Lea Vidakovic – fragmented narrative


Splendid Isolation (2010) by Lea Vidakovic

This lesson we have a sharing from Lea Vidakovic 


Several terms for setting the context Fragmented narrative – non-linear, disjointed

Animation installation

Spatial Story telling


Magic lantern

Phantasmagoria – Robertson (1797)


Pre-cinematic narrative vs post-cinematic

Narratives in animation where stories are shorter.

Spatial connection with interaction


Rose Bond

Site-specific narrative using projection


Born in Hyogo in 1975, Tabaimo is a phenomenon in Japan. A major retrospective of her works was presented at Tokyo’s Hara Museum in 2006.
Her video installations, which incorporate animated films, draw their inspiration from the current social and economic problems, revealing the underbelly of Japanese society.Her animations combine the nuanced colours of traditional engravings with the sophisticated technology of the computer.
What is it about her pessimistic and phantasmagoric world that captures the interest of so many people?
What will she do next ?
In addition to Ginyo-ru, her most important work since hanabi-ra in 2003, this film surveys her retrospectives at the Hara Museum, the Fondation Cartier, where Tabaimo presented her first solo exhibition in Europe in 2007, as well as the Venice Biennale, reflecting her output over the last eight years.


TABAIMO talks about creating works where the narrative is not strictly defined.  I love her use of space to convey a kind of emotion. Her works focus on using the space to tell the story of what


William Kentridge: How we make sense of the world

How do we understand the world?

How do we make sense of the world?

We take in a fragment, a headline, a part of a dream.


Does a narrative have to make sense?

How much control should we give the audience who on


Ringo Bunoan, Endings and No Endings

In this installation, Ringo used books as well as their endings to form a philosophical statement about time. The tower of books against the wall have had their endings removed; conjoined in endless continuity. On the other side, the removed single-paged endings with ‘The End’ marking its finality line the adjacent wall; an ironic chain of endings.



Ringo Bunoan, Endings, 2013. Framed book pages. Dimensions variable. Singapore Art Museum collection



Ringo Bunoan, No Endings, 2013. Book installation. Dimensions variable.


“As much as it is about endings, it is about endlessness. So, ideally the works should be floor to floor and wall to wall; this idea of continuity in connecting spaces. You can have a thousand endings and always add to it—there is no end.” – Ringo Bunoan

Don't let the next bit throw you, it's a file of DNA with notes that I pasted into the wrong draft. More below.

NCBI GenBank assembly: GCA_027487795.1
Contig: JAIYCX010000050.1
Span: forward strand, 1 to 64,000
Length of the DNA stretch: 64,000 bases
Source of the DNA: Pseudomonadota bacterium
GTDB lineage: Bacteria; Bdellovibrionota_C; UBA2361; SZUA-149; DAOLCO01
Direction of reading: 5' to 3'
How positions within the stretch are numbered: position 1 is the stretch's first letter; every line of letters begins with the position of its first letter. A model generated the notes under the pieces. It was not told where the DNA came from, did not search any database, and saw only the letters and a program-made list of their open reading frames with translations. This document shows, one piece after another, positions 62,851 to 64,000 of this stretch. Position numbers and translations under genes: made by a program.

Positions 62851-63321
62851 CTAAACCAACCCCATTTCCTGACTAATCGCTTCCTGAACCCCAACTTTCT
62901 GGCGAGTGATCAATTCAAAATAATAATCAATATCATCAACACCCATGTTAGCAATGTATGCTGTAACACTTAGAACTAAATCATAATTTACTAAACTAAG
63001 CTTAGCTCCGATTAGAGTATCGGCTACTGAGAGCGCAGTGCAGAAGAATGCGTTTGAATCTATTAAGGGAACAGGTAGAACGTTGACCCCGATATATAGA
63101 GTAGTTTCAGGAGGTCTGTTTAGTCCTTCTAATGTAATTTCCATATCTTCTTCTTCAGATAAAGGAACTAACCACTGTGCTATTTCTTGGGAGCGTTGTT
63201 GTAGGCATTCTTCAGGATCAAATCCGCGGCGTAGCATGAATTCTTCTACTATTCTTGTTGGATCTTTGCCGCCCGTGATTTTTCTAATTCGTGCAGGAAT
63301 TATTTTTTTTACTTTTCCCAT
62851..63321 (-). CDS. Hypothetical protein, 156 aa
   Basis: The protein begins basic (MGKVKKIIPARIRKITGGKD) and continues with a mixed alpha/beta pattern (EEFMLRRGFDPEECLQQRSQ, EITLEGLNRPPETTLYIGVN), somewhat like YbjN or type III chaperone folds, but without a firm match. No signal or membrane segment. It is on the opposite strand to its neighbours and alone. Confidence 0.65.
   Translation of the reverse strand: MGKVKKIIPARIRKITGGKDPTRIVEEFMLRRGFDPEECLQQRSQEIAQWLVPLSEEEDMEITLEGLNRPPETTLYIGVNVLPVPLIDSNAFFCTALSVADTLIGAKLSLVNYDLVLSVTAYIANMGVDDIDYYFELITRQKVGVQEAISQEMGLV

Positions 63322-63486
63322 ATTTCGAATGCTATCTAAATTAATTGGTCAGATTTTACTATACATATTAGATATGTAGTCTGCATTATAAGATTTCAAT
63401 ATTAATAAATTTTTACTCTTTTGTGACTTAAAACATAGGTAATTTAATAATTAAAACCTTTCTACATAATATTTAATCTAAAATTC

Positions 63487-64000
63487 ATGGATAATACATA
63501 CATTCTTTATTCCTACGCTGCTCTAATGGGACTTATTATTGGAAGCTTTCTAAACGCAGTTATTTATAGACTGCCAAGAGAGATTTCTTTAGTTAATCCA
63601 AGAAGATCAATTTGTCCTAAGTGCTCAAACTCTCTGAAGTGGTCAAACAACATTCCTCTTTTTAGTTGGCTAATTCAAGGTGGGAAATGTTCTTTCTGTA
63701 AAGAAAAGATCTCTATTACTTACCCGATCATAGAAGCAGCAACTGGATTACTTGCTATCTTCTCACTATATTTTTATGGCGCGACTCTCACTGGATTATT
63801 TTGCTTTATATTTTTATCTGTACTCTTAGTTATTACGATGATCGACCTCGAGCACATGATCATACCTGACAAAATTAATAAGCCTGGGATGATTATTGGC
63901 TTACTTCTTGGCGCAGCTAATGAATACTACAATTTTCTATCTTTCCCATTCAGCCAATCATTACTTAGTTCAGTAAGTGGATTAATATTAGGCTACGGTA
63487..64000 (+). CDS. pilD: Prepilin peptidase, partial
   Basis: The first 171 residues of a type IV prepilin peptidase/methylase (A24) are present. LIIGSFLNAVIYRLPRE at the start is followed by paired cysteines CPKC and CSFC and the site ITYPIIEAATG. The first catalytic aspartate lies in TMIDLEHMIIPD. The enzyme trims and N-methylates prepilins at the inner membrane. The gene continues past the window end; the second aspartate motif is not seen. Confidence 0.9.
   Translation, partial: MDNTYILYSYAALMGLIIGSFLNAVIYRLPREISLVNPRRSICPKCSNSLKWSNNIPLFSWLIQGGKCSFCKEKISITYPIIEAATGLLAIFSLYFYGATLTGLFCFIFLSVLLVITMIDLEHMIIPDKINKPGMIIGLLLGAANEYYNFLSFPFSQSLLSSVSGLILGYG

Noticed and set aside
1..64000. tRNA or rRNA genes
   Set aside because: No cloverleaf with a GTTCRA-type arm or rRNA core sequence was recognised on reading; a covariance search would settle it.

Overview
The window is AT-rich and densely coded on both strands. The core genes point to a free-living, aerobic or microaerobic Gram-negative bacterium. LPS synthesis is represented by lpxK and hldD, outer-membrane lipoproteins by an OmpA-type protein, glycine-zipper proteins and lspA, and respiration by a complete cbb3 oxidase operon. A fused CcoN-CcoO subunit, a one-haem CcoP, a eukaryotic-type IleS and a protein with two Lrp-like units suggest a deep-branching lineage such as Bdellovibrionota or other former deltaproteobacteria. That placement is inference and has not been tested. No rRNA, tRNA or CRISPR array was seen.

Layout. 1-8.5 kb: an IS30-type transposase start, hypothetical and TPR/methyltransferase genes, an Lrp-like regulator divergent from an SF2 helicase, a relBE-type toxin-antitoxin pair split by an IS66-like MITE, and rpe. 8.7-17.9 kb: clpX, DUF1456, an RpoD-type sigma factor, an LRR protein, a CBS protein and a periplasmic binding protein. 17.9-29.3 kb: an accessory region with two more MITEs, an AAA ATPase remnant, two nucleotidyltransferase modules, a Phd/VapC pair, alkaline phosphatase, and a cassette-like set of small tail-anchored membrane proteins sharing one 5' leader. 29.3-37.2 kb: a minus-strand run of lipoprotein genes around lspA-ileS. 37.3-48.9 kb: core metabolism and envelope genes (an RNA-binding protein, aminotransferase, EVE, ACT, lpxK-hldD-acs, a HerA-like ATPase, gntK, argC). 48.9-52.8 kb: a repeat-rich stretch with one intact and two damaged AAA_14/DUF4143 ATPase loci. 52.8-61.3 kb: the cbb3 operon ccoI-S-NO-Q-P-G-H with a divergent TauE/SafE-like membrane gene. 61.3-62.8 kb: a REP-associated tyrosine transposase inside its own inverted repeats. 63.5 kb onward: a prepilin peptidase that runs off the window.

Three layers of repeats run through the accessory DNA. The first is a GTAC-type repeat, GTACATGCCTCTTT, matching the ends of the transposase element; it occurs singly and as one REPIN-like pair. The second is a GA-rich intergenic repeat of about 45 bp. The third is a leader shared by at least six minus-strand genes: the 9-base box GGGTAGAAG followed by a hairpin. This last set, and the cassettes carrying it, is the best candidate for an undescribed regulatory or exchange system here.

As one’s eyes follow the vertical tower and the horizontal display of framed book pages, a cross-hair or intersection of sorts is demarcated; an imagined completion of the books and of time through the movement of our eyes.


Liana Yang  – With Someone Like You




A recent installation that I had the honor to seeing is this work of Liana Yang. In a room filled with pages of romantic novels, the stories are spread out on to walls, each with a page describing an encounter of two. There really isn’t much of a story but we can a sense of this romance in the lines.

The intrigue for me was how we began creating our own narrative out of the lines. We form our own love story. We imagine what is happening and we began to leave with different ideas of what the story is.

The piece intriguing because there is no handholding. It does not tell us what the story is, or if there is even any story at all.

We don’t know where to start, or rather we can start anywhere,and I think that is pretty cool.



Methods which will be explored

Physical space as a narrative device

gaps between the screens

editing techniques

spatial montage


sound interaction

Each viewing will offer another layer of meaning and closure

1 Comment

  1. “Does a narrative have to make sense?”

    I think that’s a fascinating question – one that I read in your post and something I’ve been pondering about too.

    The most conventional response I’ve gotten to such a question would be that narratives do have to make sense, especially for your intended audience, if any. And not making sense may also run the risk of being too self-indulgent as an author or artist.

    I’m not sure if an answer is even needed for the question. But perhaps as long as a viewer manages to take away something from the work for himself/herself to keep, it would be enough for the author. Whether something makes sense or not may not be important after all. What’s important is having that moment of being able to relate to the narrative, despite its fragmented ideas.

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